Publisher of, Malcolm Farnsworth, interestingly called this move by Rudd a “political masterstroke.” He wrote: “Rudd had implicitly dared Abbott to oppose him on PNG. Abbott blinked first. “I welcome it but it won’t work under Mr. Rudd, ” he spluttered lamely.” “A potent electoral issue was smudged and blurred and neutralised”, wrote Mr Farnsworth. In other words, Abbott could no longer distinguish his policy from Rudd’s.

The Greens

The Greens were quick to respond to Rudd’s announcement, working to distinguish themselves from the two main parties.

Federal Greens candidate for Sydney, Dianne Hiles, criticised Rudd’s political tactic. She told Vibewire: “it’s rapidly turning into a hairy-chested ping-pong match as to who can come up with the most outlandish policy to deal with a problem we haven’t got.”

“People arriving here to seek protection does not affect the average Sydney-sider’s quality of life”, she said.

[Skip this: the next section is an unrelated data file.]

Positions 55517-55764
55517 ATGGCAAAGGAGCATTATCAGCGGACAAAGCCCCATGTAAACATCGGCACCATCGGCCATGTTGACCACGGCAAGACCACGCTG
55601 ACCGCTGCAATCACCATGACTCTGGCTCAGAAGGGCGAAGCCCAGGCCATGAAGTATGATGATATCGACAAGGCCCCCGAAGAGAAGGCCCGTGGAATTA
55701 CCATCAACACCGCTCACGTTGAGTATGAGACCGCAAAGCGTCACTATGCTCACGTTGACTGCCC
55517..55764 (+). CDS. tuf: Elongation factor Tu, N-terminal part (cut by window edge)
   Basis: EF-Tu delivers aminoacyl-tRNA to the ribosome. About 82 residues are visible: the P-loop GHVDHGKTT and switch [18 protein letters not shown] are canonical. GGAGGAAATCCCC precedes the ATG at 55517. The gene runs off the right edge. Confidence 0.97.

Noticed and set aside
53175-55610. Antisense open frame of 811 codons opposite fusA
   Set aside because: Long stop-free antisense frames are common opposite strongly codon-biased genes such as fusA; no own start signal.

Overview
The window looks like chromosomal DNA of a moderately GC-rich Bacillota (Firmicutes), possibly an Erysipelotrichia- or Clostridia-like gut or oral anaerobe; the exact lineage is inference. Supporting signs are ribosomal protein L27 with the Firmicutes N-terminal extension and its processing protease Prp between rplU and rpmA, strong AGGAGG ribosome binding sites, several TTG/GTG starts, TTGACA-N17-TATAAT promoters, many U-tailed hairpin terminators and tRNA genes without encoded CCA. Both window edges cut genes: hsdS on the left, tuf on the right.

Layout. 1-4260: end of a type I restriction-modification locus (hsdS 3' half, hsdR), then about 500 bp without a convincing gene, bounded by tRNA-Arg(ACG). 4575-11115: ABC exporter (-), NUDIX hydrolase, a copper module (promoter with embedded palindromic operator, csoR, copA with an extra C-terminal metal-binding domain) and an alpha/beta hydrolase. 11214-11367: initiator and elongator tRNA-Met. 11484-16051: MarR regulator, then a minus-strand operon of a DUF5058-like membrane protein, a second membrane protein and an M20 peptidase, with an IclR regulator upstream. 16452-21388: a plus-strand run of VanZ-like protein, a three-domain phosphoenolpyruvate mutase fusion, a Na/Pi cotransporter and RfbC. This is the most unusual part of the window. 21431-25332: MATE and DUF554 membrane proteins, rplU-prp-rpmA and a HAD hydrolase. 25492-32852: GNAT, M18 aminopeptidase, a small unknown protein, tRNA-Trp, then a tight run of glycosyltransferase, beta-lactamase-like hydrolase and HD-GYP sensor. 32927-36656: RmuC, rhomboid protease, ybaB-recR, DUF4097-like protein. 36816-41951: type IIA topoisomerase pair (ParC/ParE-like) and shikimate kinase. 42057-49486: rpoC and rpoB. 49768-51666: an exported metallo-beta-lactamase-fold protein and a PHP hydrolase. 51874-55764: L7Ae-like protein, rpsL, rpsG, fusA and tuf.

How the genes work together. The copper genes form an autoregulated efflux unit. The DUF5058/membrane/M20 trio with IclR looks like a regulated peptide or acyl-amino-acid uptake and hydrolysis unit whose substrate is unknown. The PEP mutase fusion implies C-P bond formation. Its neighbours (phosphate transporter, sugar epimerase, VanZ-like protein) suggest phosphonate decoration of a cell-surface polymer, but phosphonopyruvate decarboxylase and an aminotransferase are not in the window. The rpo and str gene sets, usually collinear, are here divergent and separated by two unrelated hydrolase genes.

Ms Hiles called on the fairly left-leaning Sydney electorate, currently held by Labor, to not respond to the Coalition’s “dog-whistling” and “Labor’s lack of back-burning standing up to it”. She believes that Australia has a legal obligation to help asylum seekers. “The Coalition obviously doesn’t understand international law, ” she said, “Lots of people in Sydney do.”

Shortly after the announcement, Greens leader, Christine Milne, accused Kevin Rudd of leap-frogging Tony Abbott in cruelty. She called the new Labor policy “ruthless and repugnant.” “It is in complete contravention with our moral obligations under the refugee convention”, she said.


On social media, refugee advocates have voiced their outrage. Facebook profile pictures, stating “Seeking Asylum is a Human Right”, began circulating.

Snap rallies were rapidly organised in Sydney, Melbourne, Brisbane, Canberra, Adelaide and Perth, demanding that Australia welcome refugees. Over 1000 people rallied outside Sydney’s Town Hall at noon on Saturday 20 July, only a day after Kevin Rudd’s announcement on Friday. Another Sydney protest is organised for this Sunday at noon outside Town Hall. 


Image credit: Georgina Bell